Plus, consumers now expect websites to tell them whether an item is in stock and when they can expect it. And they increasingly expect the item they’re ordering today to be delivered in a few days, whereas business customers often place orders on a set cadence and expect deliveries on an agreed-on schedule, such as once a week. That kind of schedule might accommodate a 5-day workweek for fulfillment personnel, whereas retail commerce might require 6- or even 7-day operations.


  • Selling direct to consumer via marketplaces: Online marketplaces, such as those operated by Amazon, Walmart and eBay, account for 60% of U.S. online retail sales, according to Digital Commerce 360. And many manufacturers are selling on these big shopping sites, which can be especially useful for liquidating excess or aging inventory.


But each of these marketplaces has specific rules for how sellers communicate with the marketplace operator, the kinds of labels that appear on packages, order accuracy, delivery times and more. Meeting those requirements can impose unanticipated costs for a manufacturer that’s not sold this way before. Some 3PLs can manage those relationships on behalf of manufacturer clients.


  • Drop-shipping: Increasingly, retailers and distributors, seeking to minimize the inventory they hold, are asking suppliers to drop-ship items directly to customers. That way they can hold only the most popular items but still offer customers a broad range of merchandise. A manufacturer may choose to store some inventory with a 3PL with experience in handling drop-ship orders, rather than seeking to add that capability to its distribution centers geared to bulk orders.
  • B2B ecommerce: Business buyers are purchasing more online, just as consumers are. This provides a cost-effective way for manufacturers to reach more business customers, as those buyers can serve themselves by placing orders online, rather than speaking with manufacturers’ sales reps. But manufacturers with large minimum order requirements may drive away businesses that want to place smaller orders. As with handling direct-to-consumer orders, turning fulfillment of smaller B2B orders to a 3PL may make more sense for a manufacturer than revamping its distribution operations to manage such orders.
  • New product lines: Manufacturers often expand by introducing adjacent products. Zach Zalowitz, a principal in the order management solutions group—digital practice at consulting firm Perficient Inc., cites the example of a footwear manufacturer that added apparel items but wasn’t confident it could accurately predict sales. Outsourcing fulfillment can be a way to minimize risk when a company is unsure about how much it will sell, and the new products require specialized handling. With that in mind, Zalowitz says, “they may decide to use a 3PL for one or more of those new lines, since the demand isn’t fully understood yet and the products have specific pick/pack requirements.”


There are many more facets to fulfillment, but these examples illustrate the kind of expertise a manufacturer may need as it enters new sales channels. The question for a manufacturer becomes whether it wants to make fulfillment a core competency.

“If fulfillment is going to be a manufacturer’s competency, it’s also an organizational commitment to understand the most efficient way to deliver products to the end-user, while attempting to remain as agile as possible,” says Schneider of B2B-Squared.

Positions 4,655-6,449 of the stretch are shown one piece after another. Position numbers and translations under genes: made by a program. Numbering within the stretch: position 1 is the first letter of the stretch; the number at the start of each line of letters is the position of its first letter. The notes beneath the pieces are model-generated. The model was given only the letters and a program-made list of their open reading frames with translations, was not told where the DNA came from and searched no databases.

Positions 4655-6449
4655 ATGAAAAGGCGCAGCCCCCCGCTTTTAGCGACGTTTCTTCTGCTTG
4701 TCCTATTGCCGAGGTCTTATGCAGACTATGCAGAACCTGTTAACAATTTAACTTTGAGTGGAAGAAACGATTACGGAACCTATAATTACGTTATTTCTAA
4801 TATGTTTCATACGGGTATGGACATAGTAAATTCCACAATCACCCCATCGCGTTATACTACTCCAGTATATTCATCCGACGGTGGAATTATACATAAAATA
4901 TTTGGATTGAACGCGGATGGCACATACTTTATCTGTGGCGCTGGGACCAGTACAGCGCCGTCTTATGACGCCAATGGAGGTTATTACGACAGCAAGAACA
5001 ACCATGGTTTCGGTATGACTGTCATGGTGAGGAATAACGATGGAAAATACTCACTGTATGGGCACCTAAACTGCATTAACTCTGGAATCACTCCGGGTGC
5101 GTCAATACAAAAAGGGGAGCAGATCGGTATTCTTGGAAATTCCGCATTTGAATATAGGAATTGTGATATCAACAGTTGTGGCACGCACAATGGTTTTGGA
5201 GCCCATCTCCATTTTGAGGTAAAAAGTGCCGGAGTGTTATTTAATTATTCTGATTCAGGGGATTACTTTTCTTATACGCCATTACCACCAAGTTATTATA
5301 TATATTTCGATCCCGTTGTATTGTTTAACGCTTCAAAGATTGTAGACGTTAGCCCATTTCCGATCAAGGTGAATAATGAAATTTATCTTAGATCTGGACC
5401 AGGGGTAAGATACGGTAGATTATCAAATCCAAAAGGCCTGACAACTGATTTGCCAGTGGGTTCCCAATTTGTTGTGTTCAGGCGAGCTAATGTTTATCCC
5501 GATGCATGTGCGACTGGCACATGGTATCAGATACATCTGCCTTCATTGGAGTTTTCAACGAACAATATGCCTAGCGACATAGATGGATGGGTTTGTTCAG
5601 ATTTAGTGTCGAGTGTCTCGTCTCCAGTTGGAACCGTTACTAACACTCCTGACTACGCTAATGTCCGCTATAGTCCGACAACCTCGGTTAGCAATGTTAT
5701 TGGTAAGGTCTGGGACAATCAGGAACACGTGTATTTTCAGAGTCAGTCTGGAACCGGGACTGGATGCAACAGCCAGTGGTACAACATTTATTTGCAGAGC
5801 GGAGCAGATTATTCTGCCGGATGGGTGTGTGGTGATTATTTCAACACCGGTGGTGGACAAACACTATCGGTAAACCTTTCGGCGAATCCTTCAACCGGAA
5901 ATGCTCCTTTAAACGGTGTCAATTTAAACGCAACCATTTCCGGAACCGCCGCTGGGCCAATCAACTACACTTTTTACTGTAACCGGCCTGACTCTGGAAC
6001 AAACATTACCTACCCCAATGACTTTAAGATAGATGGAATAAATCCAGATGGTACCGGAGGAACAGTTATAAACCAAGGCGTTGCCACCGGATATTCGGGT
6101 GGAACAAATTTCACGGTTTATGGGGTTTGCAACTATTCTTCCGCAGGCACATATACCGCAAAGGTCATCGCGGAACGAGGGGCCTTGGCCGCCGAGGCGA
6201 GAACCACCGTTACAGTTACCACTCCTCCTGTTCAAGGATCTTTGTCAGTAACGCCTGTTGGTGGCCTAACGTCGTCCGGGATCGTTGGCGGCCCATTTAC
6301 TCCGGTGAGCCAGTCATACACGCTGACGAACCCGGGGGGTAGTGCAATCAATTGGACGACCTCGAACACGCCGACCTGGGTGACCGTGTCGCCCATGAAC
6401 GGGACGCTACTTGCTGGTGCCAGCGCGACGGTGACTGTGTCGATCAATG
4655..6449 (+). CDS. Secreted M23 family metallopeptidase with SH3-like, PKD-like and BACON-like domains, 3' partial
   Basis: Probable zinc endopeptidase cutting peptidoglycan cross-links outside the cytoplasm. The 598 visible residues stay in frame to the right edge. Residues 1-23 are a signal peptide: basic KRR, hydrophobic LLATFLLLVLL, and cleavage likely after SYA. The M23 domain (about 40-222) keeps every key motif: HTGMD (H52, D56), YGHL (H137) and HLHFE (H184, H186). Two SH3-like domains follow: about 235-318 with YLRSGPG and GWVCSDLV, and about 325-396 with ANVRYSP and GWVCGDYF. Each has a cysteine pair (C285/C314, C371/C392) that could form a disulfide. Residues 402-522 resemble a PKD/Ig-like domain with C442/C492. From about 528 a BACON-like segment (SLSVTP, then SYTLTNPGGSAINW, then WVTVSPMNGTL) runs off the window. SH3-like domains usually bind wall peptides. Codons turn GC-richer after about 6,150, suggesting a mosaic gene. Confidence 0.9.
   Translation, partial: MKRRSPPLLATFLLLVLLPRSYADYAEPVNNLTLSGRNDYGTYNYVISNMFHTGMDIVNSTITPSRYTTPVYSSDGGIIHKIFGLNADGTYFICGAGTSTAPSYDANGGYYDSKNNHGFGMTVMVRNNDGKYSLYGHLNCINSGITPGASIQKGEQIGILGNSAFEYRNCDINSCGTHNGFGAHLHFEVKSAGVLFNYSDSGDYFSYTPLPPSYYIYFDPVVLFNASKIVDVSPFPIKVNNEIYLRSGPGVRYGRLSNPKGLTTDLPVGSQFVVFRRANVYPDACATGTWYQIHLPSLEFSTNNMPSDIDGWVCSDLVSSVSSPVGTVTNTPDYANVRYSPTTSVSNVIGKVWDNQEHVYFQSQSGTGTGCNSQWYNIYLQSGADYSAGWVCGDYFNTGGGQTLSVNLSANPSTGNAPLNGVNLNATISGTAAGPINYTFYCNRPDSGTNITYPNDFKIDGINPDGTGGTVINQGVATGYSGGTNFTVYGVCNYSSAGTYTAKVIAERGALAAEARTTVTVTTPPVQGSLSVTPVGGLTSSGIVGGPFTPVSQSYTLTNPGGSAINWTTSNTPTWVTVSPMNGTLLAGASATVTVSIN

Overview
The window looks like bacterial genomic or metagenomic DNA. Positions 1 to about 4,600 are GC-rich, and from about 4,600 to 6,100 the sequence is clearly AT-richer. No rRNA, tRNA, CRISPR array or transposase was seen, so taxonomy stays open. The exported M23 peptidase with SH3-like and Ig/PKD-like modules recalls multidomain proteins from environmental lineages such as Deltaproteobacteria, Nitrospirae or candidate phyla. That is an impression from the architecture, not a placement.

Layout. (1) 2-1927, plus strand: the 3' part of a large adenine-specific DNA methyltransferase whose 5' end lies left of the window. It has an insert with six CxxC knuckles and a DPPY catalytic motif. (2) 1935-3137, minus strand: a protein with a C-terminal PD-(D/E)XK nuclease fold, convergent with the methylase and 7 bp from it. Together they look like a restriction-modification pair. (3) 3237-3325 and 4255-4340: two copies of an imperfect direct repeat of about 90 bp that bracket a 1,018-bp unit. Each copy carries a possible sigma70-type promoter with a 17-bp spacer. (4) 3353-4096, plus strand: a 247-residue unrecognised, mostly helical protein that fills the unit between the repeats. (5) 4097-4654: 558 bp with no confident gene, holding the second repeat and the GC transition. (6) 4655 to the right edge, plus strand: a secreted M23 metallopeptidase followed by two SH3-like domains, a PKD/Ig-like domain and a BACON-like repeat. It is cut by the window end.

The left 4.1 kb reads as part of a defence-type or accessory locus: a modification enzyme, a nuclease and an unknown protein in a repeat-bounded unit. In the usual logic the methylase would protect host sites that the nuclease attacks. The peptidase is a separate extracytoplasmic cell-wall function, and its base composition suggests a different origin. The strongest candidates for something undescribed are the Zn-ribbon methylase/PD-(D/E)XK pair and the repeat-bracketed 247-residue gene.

The alternative is for the manufacturer to outsource fulfillment of orders from new sales channels to 3PLs that already have developed that expertise.

If fulfillment is going to be a manufacturer’s competency, it’s also an organizational commitment to understand the most efficient way to deliver products to the end-user, while attempting to remain as agile as possible.

Schneider | B2B-Squared

#3: Control

When a manufacturer manages fulfillment in-house it controls how much it spends and the technology it uses and can react if performance falls short of its goals. When a 3PL manages fulfillment, a manufacturer no longer has total control, and that’s a concern for many companies.

But 3PLs are aware their clients want assurance that they will get the level of service they want at the prices they’ve budgeted. Logistics providers consequently are prepared to include provisions in contracts to ensure clients get the service levels and pricing they expect.

Contracts with 3PLs often include “out” clauses that allow clients to cancel a contract after providing required notice, such as 90 days in advance of ending the contract, according to Chris James, senior director of fulfillment operations at Essendant. Pricing can also be guaranteed for a specified period, he says.

Service-level agreements can also be negotiated to mandate performance on several key metrics of fulfillment, including:

  • Order accuracy
  • On-time delivery
  • Inventory accuracy
  • Damaged goods percentage
  • Missed shipment rate.
  • Returns-handling efficiency.

A successful 3PL relationship must afford the manufacturer continuous and accurate visibility into the inventory in the partner’s facilities and delivery status, says Schneider of B2B-Squared.

“That might be easier to understand and control when a manufacturer builds and operates its own fulfillment centers,” he says. “But, for those leveraging 3PL models, it’s key to have full visibility and hold partners accountable for performance.”

Recognizing that clients want that kind of visibility, Essendant provides customers with an online portal that gives them access to all the data about their inventory and orders, Gleason says.

“If they want to know what’s in inventory, where is a particular package, with our robust system they have that at their fingertips,” he says.

It’s hard to give up control. But 3PLs recognize that concern and often offer the kind of visibility that enables clients to stay on top of their business and make changes when needed to adapt to market conditions.